It’s unlikely my phone caller will be seeing that “ugly” bird at her feeder again, unless we modify our ways. The National Audubon Society reports that the Northern Bobwhite quail population has already plummeted by 82 percent just over the past four decades. My search for birds this year has yielded just a few meadowlarks. Once a common spring migrant, their melodious song is disappearing. According to Audubon.org the meadowlark population has dropped by 72 percent since 1967.
And the list goes on. When I used to lead morning bird walks decades ago at the nature center… the April air would resonate with a cacophony of calls and songs of neo-tropical migratory birds (such as warblers, vireos, and flycatchers). It was a challenge focusing the participants on a specific bird song. Now the spring woods can be eerily quiet. We can still locate some very special birds in the spring forests of Central Illinois, but their numbers are dropping off.
Birds aren’t the only ‘canaries’ in our ‘coal mine.’ It was reported in March that blue-fin tuna numbers have plummeted by ninety percent since the 1960’s. With increasing demand, more fishermen, larger nets, and long-lines, the ocean fish populations are being hit hard. This is clearly unsustainable and the outlook for the ocean’s ecosystems is bleak. And yet many nations, such as Japan, are refusing to sign on to ocean fishing limitations, fearing it would impact their economy. But just think about that for a moment. A healthy economy depends upon a functioning ecosystem.
The words we use are part of the problem. Natural areas are called “undeveloped.” With many thousands of species in a complex web of life, this term is totally inappropriate. Our development efforts are, in reality, undevelopments. Forests are referred to merely as “resources” (a better word is “communities”). We don’t “kill” trees, we “harvest” them. This implies the trees are there for us to take with impunity, and also that we planted them. In reality, trees comprise less than three percent of the vascular plants in a forest, but their loss impacts a huge complex of species most of us have never heard of. Tuna is not “food,” it’s wildlife. Coal isn’t “fuel,” it’s a fossil. Our vocabulary has a bad case of ‘consumption.’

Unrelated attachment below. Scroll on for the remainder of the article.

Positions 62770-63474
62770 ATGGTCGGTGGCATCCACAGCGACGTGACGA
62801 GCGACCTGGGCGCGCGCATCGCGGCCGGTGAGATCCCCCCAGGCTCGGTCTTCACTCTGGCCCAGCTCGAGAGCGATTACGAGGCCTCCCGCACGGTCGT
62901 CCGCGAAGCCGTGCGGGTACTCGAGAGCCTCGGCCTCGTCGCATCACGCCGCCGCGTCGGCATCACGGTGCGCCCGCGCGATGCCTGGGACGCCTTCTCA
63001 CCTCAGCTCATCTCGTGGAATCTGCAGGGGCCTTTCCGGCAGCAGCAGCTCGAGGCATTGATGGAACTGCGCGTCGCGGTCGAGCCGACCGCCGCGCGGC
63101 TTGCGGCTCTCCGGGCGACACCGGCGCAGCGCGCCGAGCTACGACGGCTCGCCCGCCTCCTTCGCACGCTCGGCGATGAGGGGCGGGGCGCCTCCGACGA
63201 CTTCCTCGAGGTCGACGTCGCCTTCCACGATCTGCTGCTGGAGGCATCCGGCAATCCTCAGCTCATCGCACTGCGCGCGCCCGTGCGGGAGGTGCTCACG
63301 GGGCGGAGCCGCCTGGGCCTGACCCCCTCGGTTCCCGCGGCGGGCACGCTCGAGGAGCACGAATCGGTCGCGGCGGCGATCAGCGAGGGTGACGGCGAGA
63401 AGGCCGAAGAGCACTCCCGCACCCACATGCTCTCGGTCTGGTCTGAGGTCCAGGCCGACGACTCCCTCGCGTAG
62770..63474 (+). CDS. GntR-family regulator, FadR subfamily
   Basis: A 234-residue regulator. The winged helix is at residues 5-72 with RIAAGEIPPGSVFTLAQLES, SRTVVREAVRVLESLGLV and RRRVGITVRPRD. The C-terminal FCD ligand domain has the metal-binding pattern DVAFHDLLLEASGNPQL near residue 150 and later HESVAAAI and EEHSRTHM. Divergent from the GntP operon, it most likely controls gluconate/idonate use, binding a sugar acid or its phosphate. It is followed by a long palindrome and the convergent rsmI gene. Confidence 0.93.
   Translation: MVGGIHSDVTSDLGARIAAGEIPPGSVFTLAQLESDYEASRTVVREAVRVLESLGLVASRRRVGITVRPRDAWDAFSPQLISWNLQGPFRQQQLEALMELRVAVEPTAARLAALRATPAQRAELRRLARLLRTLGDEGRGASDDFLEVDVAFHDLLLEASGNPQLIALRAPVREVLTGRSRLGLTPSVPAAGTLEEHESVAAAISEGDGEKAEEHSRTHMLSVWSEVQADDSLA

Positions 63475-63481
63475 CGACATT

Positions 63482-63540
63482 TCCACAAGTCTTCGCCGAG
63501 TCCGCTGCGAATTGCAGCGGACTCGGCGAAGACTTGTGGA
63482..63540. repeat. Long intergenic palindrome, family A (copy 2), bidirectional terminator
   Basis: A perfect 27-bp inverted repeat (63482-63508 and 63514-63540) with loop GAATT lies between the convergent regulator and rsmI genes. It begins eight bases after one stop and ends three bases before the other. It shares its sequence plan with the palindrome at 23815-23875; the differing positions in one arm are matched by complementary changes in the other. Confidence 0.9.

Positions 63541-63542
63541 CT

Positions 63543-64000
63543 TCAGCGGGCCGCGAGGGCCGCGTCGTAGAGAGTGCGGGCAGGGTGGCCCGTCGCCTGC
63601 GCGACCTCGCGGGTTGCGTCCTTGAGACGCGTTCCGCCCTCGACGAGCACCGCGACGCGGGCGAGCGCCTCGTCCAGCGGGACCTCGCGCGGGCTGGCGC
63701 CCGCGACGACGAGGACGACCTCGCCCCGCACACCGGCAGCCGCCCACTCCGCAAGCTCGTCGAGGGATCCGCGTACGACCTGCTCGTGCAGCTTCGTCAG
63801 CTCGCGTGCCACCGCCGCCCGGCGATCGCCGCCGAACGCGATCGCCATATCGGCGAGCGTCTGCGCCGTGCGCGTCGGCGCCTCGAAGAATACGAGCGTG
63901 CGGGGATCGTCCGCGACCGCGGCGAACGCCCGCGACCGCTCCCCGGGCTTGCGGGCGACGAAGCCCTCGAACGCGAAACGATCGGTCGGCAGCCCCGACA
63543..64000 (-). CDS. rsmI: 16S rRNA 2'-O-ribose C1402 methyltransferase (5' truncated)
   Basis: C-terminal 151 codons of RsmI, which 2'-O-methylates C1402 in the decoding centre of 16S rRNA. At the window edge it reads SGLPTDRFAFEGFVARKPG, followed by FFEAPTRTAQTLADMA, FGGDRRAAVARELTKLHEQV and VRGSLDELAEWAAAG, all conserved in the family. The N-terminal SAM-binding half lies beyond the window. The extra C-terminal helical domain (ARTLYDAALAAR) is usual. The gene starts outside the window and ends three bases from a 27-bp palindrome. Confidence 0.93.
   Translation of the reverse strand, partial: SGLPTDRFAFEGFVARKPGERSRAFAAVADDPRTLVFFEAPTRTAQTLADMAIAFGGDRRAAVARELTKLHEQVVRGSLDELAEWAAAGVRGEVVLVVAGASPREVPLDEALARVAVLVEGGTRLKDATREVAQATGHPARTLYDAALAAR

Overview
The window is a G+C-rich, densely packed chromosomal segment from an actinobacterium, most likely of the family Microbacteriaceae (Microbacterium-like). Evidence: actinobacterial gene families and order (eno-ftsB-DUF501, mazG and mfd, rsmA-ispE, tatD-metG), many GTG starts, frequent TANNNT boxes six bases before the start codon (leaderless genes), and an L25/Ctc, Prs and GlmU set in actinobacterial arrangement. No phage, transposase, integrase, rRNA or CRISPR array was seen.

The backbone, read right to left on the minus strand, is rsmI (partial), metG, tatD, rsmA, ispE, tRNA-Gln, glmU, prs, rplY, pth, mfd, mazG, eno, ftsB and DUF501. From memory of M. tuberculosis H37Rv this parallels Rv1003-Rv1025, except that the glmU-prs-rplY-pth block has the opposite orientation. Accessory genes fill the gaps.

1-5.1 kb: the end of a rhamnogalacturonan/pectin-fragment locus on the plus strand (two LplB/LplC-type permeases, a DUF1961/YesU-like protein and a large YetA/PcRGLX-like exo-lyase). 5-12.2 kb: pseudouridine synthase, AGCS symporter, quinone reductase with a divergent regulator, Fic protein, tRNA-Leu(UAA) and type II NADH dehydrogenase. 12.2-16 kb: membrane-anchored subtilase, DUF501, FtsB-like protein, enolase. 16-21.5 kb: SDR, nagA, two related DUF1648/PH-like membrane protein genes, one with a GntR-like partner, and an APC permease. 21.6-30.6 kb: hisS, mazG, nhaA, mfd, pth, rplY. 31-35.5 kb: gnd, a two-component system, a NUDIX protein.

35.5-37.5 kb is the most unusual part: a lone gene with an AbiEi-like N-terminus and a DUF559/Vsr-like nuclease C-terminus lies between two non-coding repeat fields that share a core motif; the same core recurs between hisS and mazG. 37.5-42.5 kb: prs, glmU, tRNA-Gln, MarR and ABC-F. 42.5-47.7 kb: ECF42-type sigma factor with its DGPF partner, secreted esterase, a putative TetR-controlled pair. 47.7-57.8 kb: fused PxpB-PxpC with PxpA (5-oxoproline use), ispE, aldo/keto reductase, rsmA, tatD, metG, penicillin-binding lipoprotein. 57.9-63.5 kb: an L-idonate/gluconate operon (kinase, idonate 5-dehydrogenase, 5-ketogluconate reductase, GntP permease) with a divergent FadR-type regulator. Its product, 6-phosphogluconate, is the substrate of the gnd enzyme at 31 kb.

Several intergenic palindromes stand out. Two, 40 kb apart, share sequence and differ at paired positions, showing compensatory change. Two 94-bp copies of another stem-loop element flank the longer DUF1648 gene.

Syndicated columnist, Leonard Pitts, stated that we are entitled to our own opinions, but not to our own facts. In order to have reasonable discourse, we need to stick to established facts. The American Association for the Advancement of Science sums up the overwhelming consensus of the scientific community well, “The scientific evidence is clear,” the AAAS Board says in a new statement. “Global climate change caused by human activities…is a growing threat to society.”
To ignore this “duck” would be ugly indeed.